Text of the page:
Noncosmetic Reasons to Get a Rhinoplasty

Your nose is a prominent feature, so it’s understandable if you opt for a nose job (rhinoplasty) to change the size or shape if you find it displeasing. But aesthetics aren’t the only reason you may choose to undergo rhinoplasty.

While rhinoplasty can change the size or angle of your nose, straighten a crooked bridge, reshape a pointy tip ,or narrow large nostrils, the surgery offers more than cosmetic solutions to those with breathing problems or disfigurement.

At the Plastic Surgery Arts Center, Dr. Jan Garcia Jr. wants you to consider the medical reasons you might undergo rhinoplasty. When rhinoplasty is performed for a valid, diagnosable physical condition, it’s considered medically necessary (not elective) and may be covered by insurance. 

Some nasal conditions that may be resolved with rhinoplasty include birth defects, breathing problems, and nasal abnormalities.

Birth defects

Plastic surgery can restore a normal smile to children with cleft lip and cleft palate. Without surgery, these defects can make it hard for children to eat and thrive.

Nasal defects often accompany cleft lip and palate. These include deviated septum, misshapen cartilage, abnormalities in the facial bones around the nose, and a deficient inner lining of the nose.

With rhinoplasty, Dr. Garcia can correct these problems to restore the look and function of a child’s nose. It’s not uncommon for a series of surgeries to be required over the course of a person’s life to get optimal results.

Breathing problems

If you have a deviated septum, the center cartilage of your nose is not centered, making it difficult to breathe through the nose. It’s often an underlying reason for recurring sinus infections.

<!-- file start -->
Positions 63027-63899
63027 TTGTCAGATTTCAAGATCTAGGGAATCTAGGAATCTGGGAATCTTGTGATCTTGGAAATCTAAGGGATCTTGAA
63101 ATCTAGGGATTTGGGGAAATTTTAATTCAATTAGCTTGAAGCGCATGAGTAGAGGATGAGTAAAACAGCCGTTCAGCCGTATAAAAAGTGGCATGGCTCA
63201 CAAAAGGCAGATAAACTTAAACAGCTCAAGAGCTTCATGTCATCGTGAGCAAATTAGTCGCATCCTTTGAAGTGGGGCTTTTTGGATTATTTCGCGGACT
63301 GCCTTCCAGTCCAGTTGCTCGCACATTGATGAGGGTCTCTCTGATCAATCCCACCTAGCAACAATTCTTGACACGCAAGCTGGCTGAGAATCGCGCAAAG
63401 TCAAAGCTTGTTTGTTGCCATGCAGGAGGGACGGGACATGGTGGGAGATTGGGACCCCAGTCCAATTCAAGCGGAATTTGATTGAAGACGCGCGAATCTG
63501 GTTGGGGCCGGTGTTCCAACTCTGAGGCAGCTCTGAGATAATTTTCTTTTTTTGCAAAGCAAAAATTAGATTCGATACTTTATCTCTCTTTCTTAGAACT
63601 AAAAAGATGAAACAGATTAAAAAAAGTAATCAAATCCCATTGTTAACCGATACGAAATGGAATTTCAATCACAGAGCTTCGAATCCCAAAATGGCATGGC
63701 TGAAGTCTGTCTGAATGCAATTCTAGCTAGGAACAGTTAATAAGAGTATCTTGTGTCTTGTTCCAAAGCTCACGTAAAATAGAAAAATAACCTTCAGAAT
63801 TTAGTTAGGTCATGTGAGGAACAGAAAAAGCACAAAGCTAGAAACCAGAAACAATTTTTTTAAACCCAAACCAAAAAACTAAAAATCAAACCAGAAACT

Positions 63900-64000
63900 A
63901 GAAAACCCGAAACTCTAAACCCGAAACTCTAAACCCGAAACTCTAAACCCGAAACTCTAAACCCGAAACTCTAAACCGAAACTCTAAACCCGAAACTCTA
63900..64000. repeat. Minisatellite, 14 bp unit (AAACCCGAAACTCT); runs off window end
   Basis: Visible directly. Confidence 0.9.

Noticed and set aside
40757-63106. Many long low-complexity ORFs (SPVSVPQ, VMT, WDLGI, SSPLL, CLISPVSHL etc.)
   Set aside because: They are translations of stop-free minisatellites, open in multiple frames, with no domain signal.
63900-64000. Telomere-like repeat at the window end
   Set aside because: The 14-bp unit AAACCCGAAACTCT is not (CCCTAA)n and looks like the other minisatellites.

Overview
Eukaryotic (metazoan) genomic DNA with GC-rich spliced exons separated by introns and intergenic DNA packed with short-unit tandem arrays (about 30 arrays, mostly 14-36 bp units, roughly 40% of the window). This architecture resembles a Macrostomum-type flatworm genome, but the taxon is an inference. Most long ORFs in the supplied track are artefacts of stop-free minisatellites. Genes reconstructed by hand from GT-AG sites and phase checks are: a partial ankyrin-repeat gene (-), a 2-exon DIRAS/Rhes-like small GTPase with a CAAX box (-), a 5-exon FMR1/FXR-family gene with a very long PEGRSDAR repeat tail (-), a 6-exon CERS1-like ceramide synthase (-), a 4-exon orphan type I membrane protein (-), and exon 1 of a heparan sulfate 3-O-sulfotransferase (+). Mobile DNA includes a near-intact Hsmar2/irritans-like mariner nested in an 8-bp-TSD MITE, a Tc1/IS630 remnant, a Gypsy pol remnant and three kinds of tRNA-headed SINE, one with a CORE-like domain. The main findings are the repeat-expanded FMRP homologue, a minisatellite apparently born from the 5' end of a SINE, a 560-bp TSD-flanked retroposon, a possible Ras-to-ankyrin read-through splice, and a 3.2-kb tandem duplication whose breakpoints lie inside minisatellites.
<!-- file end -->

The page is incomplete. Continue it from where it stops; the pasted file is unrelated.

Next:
Recurring sinus infections cause a near constant stuffiness in your nose that makes it hard to breathe. The area around your nasal passages may feel tender, and you experience constant headaches and fatigue.

The nasal obstruction caused by a deviated septum also causes breathing irregularities that may impair exercise, contribute to snoring and sleep apnea, and disturb sleep.

You may be born with a deviated septum or you could experience trauma, such as a blow to the face, that shifts the cartilage. 

For a deviated septum, rhinoplasty is performed together with a septoplasty, which corrects the septum position. The rhinoplasty portion of the surgery corrects the outward skewed or crooked appearance of the nose itself. Both surgeries are required to fully repair the breathing problems. 

Nasal abnormalities

People with serious nasal inflammation due to chronic allergies may have trouble breathing normally. A rhinoplasty that widens the nasal structures within the nose allows for fuller, more complete breaths, even when inflammation is present.

Polyps sometimes develop in the nasal passages due to chronic inflammation associated with asthma, allergies, drug sensitivities, or some immune disorders. The polyps can impair nasal function. These noncancerous growths may be removed with rhinoplasty, greatly improving a patient’s quality of life.

What to expect with rhinoplasty

Rhinoplasty is performed while you’re under general anesthesia, but usually doesn’t require an overnight stay in the hospital. Dr. Garcia accesses the nasal passages with a very small incision made along the base of the nose, which is not noticeable once healing is complete.

Usually, the procedure doesn’t require adjustment to the bones, unless you’ve had significant trauma to the nose or have a prominent bump that needs to be shaved down. Most rhinoplasty surgery involves reshaping the cartilage and soft tissue in the area.

Recovery from rhinoplasty requires about a week off from work or school. You may find it hard to breathe during recovery due to swelling and splints placed inside the nose to keep the septum straight. You’ll also have a small cast placed over your nose to protect it during healing. 

The cast and splints are removed within a week of surgery. You can resume most activity, apart from contact sports, about two weeks following surgery. This includes work and cardio activity, such as running or walking.

You’ll notice a significant reduction in swelling in the first month after surgery, and all visible swelling should disappear within one year.

If you’re considering rhinoplasty for medical or cosmetic reasons, don’t hesitate to call us at the Plastic Surgery Arts Center to set up a consultation. You may also use this website to schedule.

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